Oxy-Fuel Cutting -
Oxy-fuel cutting is a cost-effective method of plate edge preparation for bevel and groove welding. It can be used to easily cut rusty and scaled plates and only requires moderate skill to produce successful results. The oxy-fuel gas cutting process creates a chemical reaction of oxygen with the base metal at elevated temperatures to sever the metal. The necessary temperature is maintained by a flame from the combustion of a selected fuel gas mixed with pure oxygen.
The process is based on the rapid formation of iron oxide which occurs when a high-pressure pure oxygen stream is introduced into the cutting envelope. The iron is quickly oxidized by the high purity oxygen and heat is liberated by this reaction. The oxygen stream and combusted gas transport the molten oxide away and the metal in its path burns, producing a narrow cut known as a kerf. Continued iron oxide formation requires large volumes of oxygen to be delivered to the cut zone at a controlled preset pressure. The intense heat produced by this reaction sustains the cutting process and the production of the cut.
Common oxy-fuel cutting applications are limited to carbon and low alloy steel. These materials can be cut economically, and the setup is quick and simple. For manual oxy-fuel gas cutting there is no electric power requirement and equipment costs are low. Materials from 1/16in (1.6mm) to 4in (102mm) thick are commonly cut using manual oxy-fuel gas cutting. Materials 12in (0.3m) and greater in thickness are successfully severed using machine cutting.
Plasma Arc Cutting (PAC) -
Plasma Arc Cutting (PAC) severs metal by melting a localized area of the material with a constricted electric arc that removes the molten material with a high velocity jet of hot ionized gas.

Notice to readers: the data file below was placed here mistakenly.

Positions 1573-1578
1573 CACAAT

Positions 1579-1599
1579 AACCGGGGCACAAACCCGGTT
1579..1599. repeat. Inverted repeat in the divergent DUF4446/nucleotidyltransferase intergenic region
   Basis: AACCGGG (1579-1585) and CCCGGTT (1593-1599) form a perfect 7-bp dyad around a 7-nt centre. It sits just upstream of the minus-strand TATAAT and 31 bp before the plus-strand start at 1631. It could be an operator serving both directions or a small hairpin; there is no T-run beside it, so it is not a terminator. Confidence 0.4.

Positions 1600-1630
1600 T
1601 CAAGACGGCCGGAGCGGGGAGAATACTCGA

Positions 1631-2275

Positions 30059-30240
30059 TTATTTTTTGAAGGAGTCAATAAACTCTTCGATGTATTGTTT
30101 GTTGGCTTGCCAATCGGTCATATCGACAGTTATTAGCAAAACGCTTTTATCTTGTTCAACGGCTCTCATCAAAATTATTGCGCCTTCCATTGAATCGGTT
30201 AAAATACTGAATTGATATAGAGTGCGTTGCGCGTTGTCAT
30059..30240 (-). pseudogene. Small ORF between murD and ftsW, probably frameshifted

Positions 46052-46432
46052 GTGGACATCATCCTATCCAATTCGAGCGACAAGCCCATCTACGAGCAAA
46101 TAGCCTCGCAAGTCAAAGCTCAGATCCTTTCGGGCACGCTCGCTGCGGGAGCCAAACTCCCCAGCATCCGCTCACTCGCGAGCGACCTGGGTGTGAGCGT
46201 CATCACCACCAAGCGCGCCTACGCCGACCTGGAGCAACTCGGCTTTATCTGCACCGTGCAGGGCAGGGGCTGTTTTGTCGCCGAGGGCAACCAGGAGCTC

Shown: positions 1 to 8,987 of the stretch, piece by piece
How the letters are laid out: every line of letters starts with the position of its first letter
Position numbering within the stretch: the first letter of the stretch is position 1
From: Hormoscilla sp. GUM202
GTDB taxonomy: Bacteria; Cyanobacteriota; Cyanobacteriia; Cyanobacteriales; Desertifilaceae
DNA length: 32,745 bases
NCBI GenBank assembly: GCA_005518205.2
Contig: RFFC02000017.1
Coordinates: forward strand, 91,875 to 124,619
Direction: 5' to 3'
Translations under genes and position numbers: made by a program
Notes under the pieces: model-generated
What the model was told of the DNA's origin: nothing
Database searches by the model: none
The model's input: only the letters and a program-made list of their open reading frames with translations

The PAC process can be used to cut any electrically conductive metal if its thickness and shape permit full penetration by the plasma jet. Because the PAC process can be used to cut nonferrous materials, and is faster than oxy-fuel cutting with ferrous material less than three inches thick, it is the most economical alternative for many industrial applications.
PAC equipment is available for cutting a wide range of material thicknesses, and precision plasma can produce laser-like quality cuts in some applications for significantly lower equipment and operating costs.
Laser Beam Cutting (LBC) -
Laser Beam Cutting (LBC) is a thermal cutting process that utilizes highly localized melting or vaporizing to sever metal with the heat from a beam of coherent light, usually with the assistance of a high-pressure gas. An assist gas is used to remove the melted and volatilized materials from the beam path. Both metallic and non-metallic materials can be cut by the laser beam process. The output beam is often pulsed to very high peak powers in the cutting process, increasing the travel speed of the cutting operation.
The two most common types of industrial lasers are carbon dioxide (CO2) and neodymium-doped yttrium aluminum garnet (Nd:YAG). A CO2 laser uses a gaseous medium to produce the lasing action while the Nd:YAG use a crystalline material. CO2 lasers are commercially available in powers up to 6kW and Nd:YAG systems are available up to 6kW.
Done by mechanized equipment, laser cutting delivers highly reproducible results with narrow kerf width, minimal heat-affected zone and little-to-no distortion. The process is flexible, easy to automate and offers high cutting speeds with excellent cut quality. Equipment costs are high but are becoming lower as resonator technology becomes less expensive.